Infographic: Shedding light on dangerous faints

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Shedding Light on Dangerous Faints

A genetic heart rhythm condition called long QT syndrome may be behind sudden fainting and cardiac death.

What is long QT syndrome (LQTS)?

  • This uncommon, often hereditary, condition is named for how it affects a heartbeat.
  • The QT interval refers to the time between specific points in a heartbeat.
  • This long QT interval means that the heart is taking longer than normal to electrically recharge itself for the next heartbeat.
  • This electrical "glitch" sets up the potential for something to catch the heart "off-guard" and electrically trip it up, spinning the rhythm out of control.
  • This rhythm abnormality, called torsades des pointes, is a potentially life-threatening heart rhythm.
  • When the heart is in dangerous QT-related abnormal rhythm, it cannot pump blood properly.

A normal QT interval generally ranges between 340-460 milliseconds.

People with long QT syndrome (QT interval ≥ 500 milliseconds) have potentially dangerous QT prolongation.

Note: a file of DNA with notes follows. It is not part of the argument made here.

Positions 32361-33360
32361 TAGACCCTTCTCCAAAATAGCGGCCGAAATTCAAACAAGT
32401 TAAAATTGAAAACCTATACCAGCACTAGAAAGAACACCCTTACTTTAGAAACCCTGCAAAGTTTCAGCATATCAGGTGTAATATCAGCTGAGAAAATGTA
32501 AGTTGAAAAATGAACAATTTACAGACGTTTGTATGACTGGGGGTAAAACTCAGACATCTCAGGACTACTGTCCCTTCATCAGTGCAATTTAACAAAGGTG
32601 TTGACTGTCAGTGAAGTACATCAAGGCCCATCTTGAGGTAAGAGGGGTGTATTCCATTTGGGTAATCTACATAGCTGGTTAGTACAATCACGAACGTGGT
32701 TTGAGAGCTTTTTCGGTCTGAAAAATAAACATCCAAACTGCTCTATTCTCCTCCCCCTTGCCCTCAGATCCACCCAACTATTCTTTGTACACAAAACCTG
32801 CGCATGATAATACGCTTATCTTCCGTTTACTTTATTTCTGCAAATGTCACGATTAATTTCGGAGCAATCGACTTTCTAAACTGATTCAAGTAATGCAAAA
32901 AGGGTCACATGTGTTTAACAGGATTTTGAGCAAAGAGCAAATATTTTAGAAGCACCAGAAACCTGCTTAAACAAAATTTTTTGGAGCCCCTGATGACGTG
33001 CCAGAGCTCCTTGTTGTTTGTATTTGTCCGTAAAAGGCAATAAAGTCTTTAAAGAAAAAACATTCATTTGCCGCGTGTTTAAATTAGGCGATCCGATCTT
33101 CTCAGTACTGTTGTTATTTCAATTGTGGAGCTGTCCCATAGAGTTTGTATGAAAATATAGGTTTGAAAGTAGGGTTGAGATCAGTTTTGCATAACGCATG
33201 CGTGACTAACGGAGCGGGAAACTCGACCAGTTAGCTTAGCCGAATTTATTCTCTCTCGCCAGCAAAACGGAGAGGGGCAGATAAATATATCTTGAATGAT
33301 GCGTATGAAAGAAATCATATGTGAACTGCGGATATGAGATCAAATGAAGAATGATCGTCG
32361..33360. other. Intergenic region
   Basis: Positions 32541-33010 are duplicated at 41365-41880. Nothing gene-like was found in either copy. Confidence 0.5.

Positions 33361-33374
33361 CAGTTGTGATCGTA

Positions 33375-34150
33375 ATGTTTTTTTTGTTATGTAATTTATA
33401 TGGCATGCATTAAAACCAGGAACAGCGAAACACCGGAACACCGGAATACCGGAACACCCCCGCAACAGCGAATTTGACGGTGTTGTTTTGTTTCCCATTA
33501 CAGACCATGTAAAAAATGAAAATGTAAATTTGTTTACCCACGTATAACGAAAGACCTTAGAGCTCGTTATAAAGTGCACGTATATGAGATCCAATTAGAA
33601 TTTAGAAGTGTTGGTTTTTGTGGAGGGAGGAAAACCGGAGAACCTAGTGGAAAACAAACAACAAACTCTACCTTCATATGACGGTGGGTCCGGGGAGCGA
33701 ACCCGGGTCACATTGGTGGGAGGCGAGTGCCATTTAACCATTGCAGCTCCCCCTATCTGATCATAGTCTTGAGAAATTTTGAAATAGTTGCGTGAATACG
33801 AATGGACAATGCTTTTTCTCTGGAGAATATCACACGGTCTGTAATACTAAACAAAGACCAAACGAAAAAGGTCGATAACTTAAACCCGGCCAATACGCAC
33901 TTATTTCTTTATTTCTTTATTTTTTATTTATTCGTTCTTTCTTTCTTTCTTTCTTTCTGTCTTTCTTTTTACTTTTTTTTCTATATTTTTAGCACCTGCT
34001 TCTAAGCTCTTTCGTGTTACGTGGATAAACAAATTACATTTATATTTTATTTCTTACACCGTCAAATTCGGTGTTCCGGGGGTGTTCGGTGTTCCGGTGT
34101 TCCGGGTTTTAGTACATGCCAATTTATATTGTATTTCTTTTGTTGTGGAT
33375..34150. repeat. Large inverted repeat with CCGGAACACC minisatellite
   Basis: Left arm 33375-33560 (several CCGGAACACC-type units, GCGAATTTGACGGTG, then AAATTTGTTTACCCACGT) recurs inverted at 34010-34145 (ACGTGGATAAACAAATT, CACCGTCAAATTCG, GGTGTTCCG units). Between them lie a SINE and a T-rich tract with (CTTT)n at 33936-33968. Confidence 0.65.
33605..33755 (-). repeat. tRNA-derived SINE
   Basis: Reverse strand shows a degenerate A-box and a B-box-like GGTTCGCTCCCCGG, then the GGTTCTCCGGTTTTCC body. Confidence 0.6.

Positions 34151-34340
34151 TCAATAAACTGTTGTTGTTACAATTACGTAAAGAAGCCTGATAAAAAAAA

Stress to the heart can lead to a dangerous, potentially fatal, domino effect.

Triggers

Stress to the heart of a person with long QT syndrome may cause a chaotic heartbeat. Triggers may include the following:

  • Sudden noises – even the ringing of a telephone
  • Emotional stress, such as anger or fear
  • Physical exertion

Fainting

When the heart is beating erratically, the brain does not get sufficient blood flow, which can lead to a sudden faint (also called syncope).

  • Fainting due to long QT syndrome usually will NOT have any warning signs, such as dizziness or lightheadedness.

Arrhythmia

If the heart continues to beat out of rhythm, known as arrhythmia, serious complications may occur.

  • Extended periods of arrhythmia can lead to seizures.
  • Left untreated, it can even cause sudden cardiac death.

Helping long QT patients live and thrive.

Short-term treatment

  • Defibrillator: In a case of acute arrhythmia that fails to revert to normal on its own (sudden cardiac arrest), an electric shock is necessary to reset the heart's rhythm back to normal.

Long-term treatment

  • Medications: These include prescription drugs (most often beta blockers), minerals or supplements that are designed to keep the heart in normal rhythm.
  • Surgery: Left cardiac sympathetic denervation (LCSD) is a special procedure that makes it harder for the heart to enter a dangerous long QT rhythm.
  • Heart rhythm aids: These include an implantable defibrillator.

Source: MayoClinic.org

IFG-20405632